C A N T O N, Ohio, June 6, 2001 -- A decision to inoculate 5,800 students andstaff from six area high schools because of a meningitis-relatedoutbreak helped ease the fears of some parents.
The Ohio Department of Health decided Tuesday to initiate thestate's first large-scale immunization program in nearby Allianceas a precaution after two students died in May and a third becameseriously ill.
Sick Girl Has Same Meningitis Strain
The federal Centers for Disease Control and Prevention confirmedtoday that the third student, Christin VanCamp, 18, had thesame strain of the bacteria Neisseria meningitidis that led to thedeaths of the students, spokesman Tom Skinner said.
Health officials originally planned not to make a decision onwhether to vaccinate until test results came back from the thirdvictim.
Meanwhile, a hot line set up to answer questions from residentsreceived hundreds of calls throughout the night, with the only lulloccurring between 3 a.m. and 5 a.m., authorities said.
"Our job is to err on the side of conservatism," said NickBaird, the health department's director.
"It's just better to be on the safe side for everyone," saidCarol Reese, whose 16-year-old son attends Alliance High School."It's good for people who are afraid for their children, and Ithink it will make life a little easier for them."
Beloit West Branch High School students Jonathan Stauffer, 15,and Kelly Coblentz, 16, died within three days in late May afterbeing stricken with a blood infection caused by the deadlybacteria.
On Saturday, VanCamp, a senior at nearby Marlington High School,was diagnosed with the same kind of infection. She remainedhospitalized today in Akron and is expected to recover. She hadbecome infected after attending calling hours for one of the deadteens.
Nationwide, meningitis immunization campaigns occur three tofour times a year, Skinner said. He said the size of Ohio's massimmunization is about average for such efforts.
Alliance, about 50 miles southeast of Cleveland, is ablue-collar city of about 23,000 people that also is home to MountUnion College.
Waiting for Vaccination Shots
Over the weekend, thousands of residents lined up at hospitalsfor hours to receive antibiotics, which are effective for one ortwo days. Since then, residents had waited to learn if they mustreturn for vaccination shots, which last three to five years.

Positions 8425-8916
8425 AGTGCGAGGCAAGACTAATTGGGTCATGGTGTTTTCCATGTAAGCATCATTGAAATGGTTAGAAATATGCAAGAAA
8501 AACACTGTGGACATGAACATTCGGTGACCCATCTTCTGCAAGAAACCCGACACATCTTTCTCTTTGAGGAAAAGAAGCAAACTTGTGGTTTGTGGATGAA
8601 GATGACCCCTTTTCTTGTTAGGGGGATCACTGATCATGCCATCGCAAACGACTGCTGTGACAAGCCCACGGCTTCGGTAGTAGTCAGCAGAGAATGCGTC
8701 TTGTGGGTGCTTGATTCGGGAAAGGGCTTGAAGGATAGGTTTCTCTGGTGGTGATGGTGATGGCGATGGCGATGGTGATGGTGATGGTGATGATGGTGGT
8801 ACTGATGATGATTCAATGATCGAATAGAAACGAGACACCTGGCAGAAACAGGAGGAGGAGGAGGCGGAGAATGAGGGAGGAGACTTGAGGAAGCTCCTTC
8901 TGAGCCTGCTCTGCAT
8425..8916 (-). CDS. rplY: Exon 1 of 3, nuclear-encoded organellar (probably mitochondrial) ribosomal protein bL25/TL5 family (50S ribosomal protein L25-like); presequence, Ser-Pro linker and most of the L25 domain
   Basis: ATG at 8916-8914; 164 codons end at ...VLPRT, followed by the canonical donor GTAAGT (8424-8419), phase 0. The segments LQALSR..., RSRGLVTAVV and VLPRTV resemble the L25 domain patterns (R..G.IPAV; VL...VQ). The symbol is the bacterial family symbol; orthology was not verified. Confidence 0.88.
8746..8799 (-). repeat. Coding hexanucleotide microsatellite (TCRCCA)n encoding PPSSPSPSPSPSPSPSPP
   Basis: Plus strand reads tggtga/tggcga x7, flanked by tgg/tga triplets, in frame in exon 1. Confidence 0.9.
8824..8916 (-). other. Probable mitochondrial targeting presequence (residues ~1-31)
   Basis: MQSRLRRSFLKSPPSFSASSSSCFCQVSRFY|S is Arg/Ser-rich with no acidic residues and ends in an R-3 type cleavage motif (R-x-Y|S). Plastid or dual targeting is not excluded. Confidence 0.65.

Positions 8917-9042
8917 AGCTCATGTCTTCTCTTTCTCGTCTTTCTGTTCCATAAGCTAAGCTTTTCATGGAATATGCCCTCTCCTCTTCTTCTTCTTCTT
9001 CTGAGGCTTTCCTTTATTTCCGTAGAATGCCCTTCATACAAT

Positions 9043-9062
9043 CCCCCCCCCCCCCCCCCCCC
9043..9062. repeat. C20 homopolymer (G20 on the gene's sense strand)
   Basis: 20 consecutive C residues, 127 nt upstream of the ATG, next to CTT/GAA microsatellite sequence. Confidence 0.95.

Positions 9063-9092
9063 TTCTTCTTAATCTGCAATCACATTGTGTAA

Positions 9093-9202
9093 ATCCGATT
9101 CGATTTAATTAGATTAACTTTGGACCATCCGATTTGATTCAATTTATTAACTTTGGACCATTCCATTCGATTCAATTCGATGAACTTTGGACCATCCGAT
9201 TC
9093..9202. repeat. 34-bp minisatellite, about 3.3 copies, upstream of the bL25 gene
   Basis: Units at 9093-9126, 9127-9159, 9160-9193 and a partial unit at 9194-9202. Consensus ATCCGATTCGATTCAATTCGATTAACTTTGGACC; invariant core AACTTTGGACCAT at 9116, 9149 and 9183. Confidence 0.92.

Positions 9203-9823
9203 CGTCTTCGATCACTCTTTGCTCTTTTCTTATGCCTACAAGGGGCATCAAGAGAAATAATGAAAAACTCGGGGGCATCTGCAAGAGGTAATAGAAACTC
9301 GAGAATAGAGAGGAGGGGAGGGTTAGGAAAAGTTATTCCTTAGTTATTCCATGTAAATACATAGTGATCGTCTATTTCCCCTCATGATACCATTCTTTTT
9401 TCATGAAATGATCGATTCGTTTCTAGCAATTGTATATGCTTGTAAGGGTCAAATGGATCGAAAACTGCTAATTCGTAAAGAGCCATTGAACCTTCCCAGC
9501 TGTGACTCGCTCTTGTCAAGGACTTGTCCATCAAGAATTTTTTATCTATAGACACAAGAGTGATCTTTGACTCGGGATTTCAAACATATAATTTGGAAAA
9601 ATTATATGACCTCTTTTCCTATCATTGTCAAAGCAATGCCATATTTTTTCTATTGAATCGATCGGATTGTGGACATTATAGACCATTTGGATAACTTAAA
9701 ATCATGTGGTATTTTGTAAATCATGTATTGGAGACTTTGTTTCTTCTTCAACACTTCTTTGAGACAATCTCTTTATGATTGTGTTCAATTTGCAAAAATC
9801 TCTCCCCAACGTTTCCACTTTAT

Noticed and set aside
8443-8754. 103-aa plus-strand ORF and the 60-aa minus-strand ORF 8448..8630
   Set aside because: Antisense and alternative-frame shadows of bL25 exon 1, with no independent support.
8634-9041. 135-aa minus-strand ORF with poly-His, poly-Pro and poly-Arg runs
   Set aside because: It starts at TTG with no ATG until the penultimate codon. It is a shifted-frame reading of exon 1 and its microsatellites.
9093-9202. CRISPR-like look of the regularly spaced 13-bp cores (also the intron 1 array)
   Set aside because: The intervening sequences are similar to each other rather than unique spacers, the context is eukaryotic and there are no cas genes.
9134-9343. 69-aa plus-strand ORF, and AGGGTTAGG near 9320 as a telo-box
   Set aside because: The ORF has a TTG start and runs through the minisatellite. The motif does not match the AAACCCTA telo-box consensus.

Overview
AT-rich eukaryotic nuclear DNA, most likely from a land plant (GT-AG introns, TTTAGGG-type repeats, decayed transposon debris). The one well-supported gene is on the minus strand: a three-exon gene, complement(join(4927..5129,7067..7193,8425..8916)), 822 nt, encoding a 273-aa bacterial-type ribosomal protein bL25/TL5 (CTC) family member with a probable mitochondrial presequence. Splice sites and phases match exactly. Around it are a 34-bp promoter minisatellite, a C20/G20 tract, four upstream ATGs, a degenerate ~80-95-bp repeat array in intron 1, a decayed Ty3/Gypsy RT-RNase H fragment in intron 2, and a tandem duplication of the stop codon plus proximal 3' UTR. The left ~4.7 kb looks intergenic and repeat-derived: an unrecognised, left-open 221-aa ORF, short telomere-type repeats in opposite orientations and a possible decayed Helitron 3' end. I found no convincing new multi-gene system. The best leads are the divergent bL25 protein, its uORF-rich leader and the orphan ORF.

The inoculation will begin Friday, and it takes seven to 10 daysfor the vaccine to take effect. The state is paying for the shots,which cost $55 each.
Students who will receive the vaccinations attend West Branch,Alliance, Marlington, Sebring, Salem and St. Thomas Aquinas highschools. Immediate family members of VanCamp and the students whodied also will receive vaccinations. So far, there are no plans toinclude relatives of other students.
Jodie Grove, who just completed a school year as president ofthe Mom's Club at Alliance High School, said she expects her twosons, ages 18 and 15, will be inoculated.
"I think everybody is very happy they [public health officials]are doing this, that they are taking the precaution. I know that inour house we are not panicked," she said.
Alliance Schools Superintendent Arthur D. Garnes said Tuesdaynight that the decision to provide the shots gives students andtheir parents a "sense of direction" that he hopes will calmconcerns.
Most of the questions to the hot line have been about the riskof exposure and who was to be vaccinated, said Jay Carey, aspokesman for the state's health department.
Disease Spread by Saliva
The Neisseria bacteria causes both meningitis, a disease of thebrain, and meningococcemia, a disease of the blood. The disease isspread by saliva by such means as drinking out of someone else'sglass or sharing a fork or spoon. Symptoms include high fever,headache, stiff neck, confusion, nausea, vomiting and exhaustion.
VanCamp's test results were delayed by a paperwork mix-up. TheAkron hospital sent her blood and urine samples via FedEx to theCDC in Atlanta but FedEx returned them because the paperwork washandwritten. On Friday, FedEx started requiring all paperwork forhazardous packages — including medical samples — to be typed. TheVanCamp samples were sent to Atlanta again Tuesday.
Also on Tuesday, VanCamp's parents described how their daughterwas comatose when she was sent to Akron on Saturday.
VanCamp's mother, Julianne Franks, said she will have to fightthe impulse to be overprotective when her daughter returns home. "It'll be kind of hard for me to watch her walk out the door,"she said.